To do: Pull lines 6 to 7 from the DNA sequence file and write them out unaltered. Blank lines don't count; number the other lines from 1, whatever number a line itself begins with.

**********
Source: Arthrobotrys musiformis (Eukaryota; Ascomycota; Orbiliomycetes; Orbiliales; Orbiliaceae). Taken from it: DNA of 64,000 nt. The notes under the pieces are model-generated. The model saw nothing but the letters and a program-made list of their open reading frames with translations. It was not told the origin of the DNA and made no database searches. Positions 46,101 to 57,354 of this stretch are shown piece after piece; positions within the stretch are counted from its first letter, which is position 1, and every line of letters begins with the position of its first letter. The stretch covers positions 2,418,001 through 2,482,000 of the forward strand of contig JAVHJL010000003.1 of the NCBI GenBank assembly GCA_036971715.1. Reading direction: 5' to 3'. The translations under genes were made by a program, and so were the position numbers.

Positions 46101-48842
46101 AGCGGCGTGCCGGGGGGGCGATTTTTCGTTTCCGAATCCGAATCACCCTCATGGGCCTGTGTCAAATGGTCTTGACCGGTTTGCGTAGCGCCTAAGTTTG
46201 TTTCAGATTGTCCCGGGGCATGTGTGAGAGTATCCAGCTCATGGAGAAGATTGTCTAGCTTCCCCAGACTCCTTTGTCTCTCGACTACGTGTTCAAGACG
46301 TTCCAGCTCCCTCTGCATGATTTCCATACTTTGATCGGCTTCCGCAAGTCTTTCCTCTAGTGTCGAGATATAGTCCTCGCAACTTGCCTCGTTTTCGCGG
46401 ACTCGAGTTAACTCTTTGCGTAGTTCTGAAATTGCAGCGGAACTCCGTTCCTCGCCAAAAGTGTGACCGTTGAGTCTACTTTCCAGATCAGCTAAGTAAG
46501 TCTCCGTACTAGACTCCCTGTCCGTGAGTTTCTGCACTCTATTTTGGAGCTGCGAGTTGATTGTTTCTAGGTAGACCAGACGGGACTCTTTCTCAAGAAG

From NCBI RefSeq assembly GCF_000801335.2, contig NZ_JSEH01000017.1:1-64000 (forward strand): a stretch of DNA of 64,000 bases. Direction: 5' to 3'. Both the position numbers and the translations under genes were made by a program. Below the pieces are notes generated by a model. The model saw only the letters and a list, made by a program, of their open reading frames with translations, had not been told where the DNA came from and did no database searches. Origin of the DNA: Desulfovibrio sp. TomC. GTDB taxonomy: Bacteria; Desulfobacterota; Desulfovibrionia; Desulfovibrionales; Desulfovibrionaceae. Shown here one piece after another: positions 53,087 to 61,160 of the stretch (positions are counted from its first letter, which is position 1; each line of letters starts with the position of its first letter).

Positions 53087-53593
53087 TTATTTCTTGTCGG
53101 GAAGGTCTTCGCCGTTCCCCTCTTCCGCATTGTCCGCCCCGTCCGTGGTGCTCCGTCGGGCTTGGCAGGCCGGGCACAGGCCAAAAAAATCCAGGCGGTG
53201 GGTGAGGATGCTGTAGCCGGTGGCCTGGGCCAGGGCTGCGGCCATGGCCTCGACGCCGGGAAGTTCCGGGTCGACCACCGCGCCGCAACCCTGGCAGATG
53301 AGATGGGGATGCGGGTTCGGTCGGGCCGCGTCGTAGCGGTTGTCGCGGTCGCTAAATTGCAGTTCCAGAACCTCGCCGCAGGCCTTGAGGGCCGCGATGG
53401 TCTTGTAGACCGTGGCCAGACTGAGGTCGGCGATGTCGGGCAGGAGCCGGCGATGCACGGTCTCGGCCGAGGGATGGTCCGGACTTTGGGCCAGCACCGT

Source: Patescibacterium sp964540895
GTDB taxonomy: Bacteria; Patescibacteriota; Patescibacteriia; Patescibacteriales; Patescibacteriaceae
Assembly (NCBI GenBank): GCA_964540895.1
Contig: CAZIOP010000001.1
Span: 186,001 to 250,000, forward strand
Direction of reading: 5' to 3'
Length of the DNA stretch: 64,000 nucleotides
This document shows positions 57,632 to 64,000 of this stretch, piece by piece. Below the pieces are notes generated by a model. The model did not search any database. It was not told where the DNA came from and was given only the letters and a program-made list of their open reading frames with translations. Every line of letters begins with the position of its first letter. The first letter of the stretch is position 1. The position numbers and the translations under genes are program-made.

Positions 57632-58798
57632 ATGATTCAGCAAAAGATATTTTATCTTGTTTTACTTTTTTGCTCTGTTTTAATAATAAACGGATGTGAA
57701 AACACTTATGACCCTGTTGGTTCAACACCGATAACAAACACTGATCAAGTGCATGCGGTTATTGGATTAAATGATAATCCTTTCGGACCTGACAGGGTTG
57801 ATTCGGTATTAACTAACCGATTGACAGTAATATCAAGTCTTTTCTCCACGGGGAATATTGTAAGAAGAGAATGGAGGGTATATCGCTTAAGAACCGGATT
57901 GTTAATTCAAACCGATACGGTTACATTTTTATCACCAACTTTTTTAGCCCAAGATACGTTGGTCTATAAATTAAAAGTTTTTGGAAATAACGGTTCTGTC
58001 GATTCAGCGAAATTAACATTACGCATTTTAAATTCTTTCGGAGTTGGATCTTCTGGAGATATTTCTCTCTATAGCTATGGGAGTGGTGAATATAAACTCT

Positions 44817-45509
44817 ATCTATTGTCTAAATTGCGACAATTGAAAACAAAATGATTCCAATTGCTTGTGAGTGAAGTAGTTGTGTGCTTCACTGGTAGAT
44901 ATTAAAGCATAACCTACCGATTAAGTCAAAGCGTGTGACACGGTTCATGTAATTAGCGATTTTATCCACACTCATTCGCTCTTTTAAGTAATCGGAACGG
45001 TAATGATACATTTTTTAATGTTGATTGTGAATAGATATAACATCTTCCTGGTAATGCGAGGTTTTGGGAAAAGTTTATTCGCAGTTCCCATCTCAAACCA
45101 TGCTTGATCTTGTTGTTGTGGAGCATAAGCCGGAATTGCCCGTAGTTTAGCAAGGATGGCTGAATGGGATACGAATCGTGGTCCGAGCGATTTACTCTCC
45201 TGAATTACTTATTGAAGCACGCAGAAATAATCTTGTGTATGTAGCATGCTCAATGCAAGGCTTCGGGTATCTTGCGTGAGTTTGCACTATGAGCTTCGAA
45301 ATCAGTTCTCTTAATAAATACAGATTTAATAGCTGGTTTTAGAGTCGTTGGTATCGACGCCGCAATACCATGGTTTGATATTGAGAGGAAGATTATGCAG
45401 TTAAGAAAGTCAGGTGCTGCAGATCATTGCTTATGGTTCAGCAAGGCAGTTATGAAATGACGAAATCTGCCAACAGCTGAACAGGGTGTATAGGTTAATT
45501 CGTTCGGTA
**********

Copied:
46401 ACTCGAGTTAACTCTTTGCGTAGTTCTGAAATTGCAGCGGAACTCCGTTCCTCGCCAAAAGTGTGACCGTTGAGTCTACTTTCCAGATCAGCTAAGTAAG
46501 TCTCCGTACTAGACTCCCTGTCCGTGAGTTTCTGCACTCTATTTTGGAGCTGCGAGTTGATTGTTTCTAGGTAGACCAGACGGGACTCTTTCTCAAGAAG